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The Ministry of Defense promotes the issuing of a tax fee on the transfer of goods in the West Bank and the Gaza Strip in order to finance check points


September 9, 2014

The Ministry of Defense is promoting a memorandum in order to issue a new law that will enable the government to collect taxes on the merchandises that are being supplied from Israel to the West Bank and the Gaza Strip. The value of the tax has not been fixed yet; however, it is supposed to cover the cost of the ongoing operations at these checkpoints between Israel and the territories. Such cost is expected to reach up to 200 million shekel a year.

The collection of such a tax fee is to be equal to any other tax on the trade transactions between Israelis and Palestinians, including the trade of alimentary products, oil barrels, and all other goods that cross the checkpoints on a daily basis, even though those checkpoints are not official borders in which it is usual to collect such type of taxes.

The Manufacturers Association of Israel (MIA) is striving to oppose the governmental initiative at hand. The General Director of the association, Mr. Amir Hayek, declared that in light of the current economic situation we must not burden more expenses on the business community's import/export transactions. Mr. Hayek added that the association is now ascertaining whether it is legal, at all, to allow the issuing of such a tax obligation, according to the Paris Agreement.

The Israeli and Palestinian industries have, of course, a mutual interest in cooperating given that the whole idea of collecting taxes will only weaken the profitability and worthwhile of the ongoing partnership between the parties.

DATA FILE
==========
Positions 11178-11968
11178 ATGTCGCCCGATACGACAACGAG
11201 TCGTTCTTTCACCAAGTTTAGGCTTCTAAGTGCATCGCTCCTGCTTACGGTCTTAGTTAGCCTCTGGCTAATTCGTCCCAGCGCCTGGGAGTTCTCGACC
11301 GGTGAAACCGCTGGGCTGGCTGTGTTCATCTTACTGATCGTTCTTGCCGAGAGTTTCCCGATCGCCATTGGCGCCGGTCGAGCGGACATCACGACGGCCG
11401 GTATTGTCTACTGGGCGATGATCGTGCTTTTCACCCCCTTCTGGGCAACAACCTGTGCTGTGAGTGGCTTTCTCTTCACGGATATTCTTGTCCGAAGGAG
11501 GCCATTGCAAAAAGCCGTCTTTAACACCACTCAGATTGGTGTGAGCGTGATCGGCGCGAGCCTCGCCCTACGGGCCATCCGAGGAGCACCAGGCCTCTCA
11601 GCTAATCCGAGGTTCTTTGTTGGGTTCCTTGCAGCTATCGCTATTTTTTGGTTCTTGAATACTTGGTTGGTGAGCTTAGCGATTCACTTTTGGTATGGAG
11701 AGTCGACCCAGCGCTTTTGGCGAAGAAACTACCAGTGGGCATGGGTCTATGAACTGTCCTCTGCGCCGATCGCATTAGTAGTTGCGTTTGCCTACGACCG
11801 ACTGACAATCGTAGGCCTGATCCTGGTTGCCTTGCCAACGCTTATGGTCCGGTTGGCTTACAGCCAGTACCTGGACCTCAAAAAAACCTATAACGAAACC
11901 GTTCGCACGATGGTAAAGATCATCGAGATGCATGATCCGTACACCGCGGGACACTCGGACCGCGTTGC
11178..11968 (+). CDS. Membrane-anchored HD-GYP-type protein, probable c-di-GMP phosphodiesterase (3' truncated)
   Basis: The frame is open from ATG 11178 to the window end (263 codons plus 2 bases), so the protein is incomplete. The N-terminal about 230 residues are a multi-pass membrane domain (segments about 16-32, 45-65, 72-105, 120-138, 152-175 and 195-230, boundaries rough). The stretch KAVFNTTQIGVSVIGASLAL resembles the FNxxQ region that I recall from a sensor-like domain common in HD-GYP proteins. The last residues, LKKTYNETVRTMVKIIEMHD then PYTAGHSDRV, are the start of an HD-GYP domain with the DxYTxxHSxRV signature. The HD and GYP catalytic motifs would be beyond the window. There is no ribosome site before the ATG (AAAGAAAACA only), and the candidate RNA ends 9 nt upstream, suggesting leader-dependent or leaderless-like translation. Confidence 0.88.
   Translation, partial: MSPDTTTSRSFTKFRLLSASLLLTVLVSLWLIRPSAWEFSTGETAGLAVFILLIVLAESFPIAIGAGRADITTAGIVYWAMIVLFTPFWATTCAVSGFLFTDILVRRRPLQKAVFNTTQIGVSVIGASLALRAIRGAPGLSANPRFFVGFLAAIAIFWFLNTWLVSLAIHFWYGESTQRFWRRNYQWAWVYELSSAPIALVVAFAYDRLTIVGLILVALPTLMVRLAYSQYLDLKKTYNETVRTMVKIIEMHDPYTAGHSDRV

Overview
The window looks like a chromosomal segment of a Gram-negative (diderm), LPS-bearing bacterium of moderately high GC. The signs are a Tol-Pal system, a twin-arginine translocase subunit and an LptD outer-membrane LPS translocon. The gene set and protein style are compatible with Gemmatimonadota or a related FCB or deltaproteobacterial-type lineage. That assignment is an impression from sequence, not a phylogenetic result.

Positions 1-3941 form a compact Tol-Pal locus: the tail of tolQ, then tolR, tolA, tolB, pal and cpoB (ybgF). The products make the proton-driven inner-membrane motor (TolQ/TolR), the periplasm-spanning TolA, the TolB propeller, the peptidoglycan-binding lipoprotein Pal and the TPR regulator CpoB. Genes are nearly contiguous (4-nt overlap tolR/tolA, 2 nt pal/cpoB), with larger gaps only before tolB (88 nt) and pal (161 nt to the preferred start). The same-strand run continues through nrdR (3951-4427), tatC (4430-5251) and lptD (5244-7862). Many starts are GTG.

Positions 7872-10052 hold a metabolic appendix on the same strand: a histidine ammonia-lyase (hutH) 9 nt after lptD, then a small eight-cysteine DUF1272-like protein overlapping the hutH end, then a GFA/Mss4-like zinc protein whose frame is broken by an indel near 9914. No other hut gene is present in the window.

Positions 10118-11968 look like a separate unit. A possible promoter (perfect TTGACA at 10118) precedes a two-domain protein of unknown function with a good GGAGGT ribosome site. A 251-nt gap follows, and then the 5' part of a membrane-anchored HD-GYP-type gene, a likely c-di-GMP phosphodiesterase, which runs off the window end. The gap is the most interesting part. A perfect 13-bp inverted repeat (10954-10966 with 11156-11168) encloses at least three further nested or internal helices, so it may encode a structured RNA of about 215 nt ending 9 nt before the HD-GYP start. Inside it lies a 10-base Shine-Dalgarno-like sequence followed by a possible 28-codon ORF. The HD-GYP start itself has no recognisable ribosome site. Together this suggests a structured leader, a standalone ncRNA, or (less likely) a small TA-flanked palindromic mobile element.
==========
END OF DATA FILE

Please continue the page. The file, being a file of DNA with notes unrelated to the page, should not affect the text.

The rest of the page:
The Ministry of Defense has expressed its position and stressed that the 200 million shekel a year do not even include all the expenses that these checkpoints involve. The Ministry mentioned a variety of services, like the loading and unloading, weighting, and the handling of the goods, all of which represent worldwide common taxes which are taken from governments at transferring points to cover their overall operational costs. They also said that this collected money might additionally enable the upgrading of the checkpoint infrastructures and the promotion of the services given there.          

The expressed position of the Israeli-Palestinian Chamber of Commerce is towards reducing any kind of taxes that will higher transfer costs of goods between Israel and the Palestinians, and vice-versa. The government should be encouraging the growth of business activity between the two partners and any other mutual activities that will strengthen the economies of both parties.